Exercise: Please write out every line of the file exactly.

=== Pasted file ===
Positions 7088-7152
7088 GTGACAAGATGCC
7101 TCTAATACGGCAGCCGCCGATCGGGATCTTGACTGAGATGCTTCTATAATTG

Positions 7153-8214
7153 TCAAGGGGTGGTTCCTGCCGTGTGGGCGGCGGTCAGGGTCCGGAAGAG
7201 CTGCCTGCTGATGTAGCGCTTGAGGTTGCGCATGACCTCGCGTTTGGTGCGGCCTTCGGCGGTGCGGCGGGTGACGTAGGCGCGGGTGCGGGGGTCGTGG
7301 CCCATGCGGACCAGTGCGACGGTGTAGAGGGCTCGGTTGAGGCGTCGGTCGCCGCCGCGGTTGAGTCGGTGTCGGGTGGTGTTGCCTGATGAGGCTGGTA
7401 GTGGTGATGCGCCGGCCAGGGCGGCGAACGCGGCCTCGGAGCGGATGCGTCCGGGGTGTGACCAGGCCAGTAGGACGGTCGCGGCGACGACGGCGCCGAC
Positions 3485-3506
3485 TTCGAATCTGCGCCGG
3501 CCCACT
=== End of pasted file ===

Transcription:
Positions 7088-7152
7088 GTGACAAGATGCC
7101 TCTAATACGGCAGCCGCCGATCGGGATCTTGACTGAGATGCTTCTATAATTG

Positions 7153-8214
7153 TCAAGGGGTGGTTCCTGCCGTGTGGGCGGCGGTCAGGGTCCGGAAGAG
7201 CTGCCTGCTGATGTAGCGCTTGAGGTTGCGCATGACCTCGCGTTTGGTGCGGCCTTCGGCGGTGCGGCGGGTGACGTAGGCGCGGGTGCGGGGGTCGTGG
7301 CCCATGCGGACCAGTGCGACGGTGTAGAGGGCTCGGTTGAGGCGTCGGTCGCCGCCGCGGTTGAGTCGGTGTCGGGTGGTGTTGCCTGATGAGGCTGGTA
7401 GTGGTGATGCGCCGGCCAGGGCGGCGAACGCGGCCTCGGAGCGGATGCGTCCGGGGTGTGACCAGGCCAGTAGGACGGTCGCGGCGACGACGGCGCCGAC
Positions 3485-3506
3485 TTCGAATCTGCGCCGG
3501 CCCACT